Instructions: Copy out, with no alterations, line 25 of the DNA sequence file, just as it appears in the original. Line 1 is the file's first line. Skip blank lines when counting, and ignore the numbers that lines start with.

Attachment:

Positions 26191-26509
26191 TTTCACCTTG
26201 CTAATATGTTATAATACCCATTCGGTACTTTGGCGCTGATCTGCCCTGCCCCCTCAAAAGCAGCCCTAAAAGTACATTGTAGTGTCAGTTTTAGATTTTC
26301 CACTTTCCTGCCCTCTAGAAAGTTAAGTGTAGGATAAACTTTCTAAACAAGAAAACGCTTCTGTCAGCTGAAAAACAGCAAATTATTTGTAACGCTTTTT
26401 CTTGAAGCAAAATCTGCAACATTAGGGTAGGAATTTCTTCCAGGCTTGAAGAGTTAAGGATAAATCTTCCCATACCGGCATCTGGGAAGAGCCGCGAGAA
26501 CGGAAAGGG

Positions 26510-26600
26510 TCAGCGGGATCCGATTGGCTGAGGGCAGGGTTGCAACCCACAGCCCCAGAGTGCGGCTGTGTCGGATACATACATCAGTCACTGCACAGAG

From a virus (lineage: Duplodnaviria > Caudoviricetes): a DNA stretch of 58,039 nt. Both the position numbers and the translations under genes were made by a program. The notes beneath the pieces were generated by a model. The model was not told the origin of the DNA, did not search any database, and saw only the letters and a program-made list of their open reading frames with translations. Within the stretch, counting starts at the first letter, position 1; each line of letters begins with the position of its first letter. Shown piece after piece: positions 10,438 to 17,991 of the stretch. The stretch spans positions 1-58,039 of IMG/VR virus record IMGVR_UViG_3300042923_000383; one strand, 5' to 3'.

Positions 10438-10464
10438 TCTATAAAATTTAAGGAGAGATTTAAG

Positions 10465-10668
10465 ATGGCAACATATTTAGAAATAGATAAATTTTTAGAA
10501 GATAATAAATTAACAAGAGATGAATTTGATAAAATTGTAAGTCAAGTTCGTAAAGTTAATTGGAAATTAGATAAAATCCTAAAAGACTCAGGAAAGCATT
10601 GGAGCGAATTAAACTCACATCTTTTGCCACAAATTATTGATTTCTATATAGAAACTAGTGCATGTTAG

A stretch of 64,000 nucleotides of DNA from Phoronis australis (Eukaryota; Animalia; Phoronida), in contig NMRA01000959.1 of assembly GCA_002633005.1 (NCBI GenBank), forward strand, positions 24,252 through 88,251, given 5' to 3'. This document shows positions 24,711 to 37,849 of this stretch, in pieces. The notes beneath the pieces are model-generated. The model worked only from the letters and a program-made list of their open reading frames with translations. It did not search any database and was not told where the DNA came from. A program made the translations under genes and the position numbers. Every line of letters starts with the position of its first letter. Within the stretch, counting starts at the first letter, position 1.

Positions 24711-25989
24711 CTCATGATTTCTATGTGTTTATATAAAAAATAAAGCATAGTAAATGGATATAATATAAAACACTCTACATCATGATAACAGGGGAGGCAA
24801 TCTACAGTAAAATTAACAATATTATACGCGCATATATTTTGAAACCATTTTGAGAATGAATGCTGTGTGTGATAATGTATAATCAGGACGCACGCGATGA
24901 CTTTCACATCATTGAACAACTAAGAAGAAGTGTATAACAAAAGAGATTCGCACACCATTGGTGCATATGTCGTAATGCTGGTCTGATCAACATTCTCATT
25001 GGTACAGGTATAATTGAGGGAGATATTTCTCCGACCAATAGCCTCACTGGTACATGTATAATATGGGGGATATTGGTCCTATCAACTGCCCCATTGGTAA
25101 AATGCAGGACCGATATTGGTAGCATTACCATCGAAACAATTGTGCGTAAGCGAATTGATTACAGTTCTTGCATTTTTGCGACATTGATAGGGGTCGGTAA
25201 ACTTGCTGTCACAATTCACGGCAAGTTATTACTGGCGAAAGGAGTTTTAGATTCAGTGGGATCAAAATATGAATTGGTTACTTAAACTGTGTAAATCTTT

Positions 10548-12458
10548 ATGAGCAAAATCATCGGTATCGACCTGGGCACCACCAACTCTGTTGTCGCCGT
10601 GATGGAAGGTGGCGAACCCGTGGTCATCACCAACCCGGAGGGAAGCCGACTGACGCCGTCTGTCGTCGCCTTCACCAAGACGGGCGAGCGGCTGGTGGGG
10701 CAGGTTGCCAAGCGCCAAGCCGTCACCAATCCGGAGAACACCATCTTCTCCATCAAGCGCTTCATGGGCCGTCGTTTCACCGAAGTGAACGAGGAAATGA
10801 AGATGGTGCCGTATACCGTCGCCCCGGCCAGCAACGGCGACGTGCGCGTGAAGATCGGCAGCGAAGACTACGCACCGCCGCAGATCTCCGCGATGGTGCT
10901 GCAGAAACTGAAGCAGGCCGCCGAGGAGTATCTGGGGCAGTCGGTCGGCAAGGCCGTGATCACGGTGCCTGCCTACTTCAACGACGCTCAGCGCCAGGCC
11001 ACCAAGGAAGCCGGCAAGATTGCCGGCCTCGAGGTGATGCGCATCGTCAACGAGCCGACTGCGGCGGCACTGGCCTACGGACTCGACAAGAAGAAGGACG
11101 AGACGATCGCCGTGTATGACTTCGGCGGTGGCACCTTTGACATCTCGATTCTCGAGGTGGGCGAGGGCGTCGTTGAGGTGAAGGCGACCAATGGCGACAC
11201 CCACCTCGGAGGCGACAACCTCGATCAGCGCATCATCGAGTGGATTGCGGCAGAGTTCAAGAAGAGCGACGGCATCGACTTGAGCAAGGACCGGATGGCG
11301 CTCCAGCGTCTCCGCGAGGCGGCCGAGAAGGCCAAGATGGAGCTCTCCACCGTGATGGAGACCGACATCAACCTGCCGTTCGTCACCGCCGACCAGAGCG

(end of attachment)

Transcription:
10548 ATGAGCAAAATCATCGGTATCGACCTGGGCACCACCAACTCTGTTGTCGCCGT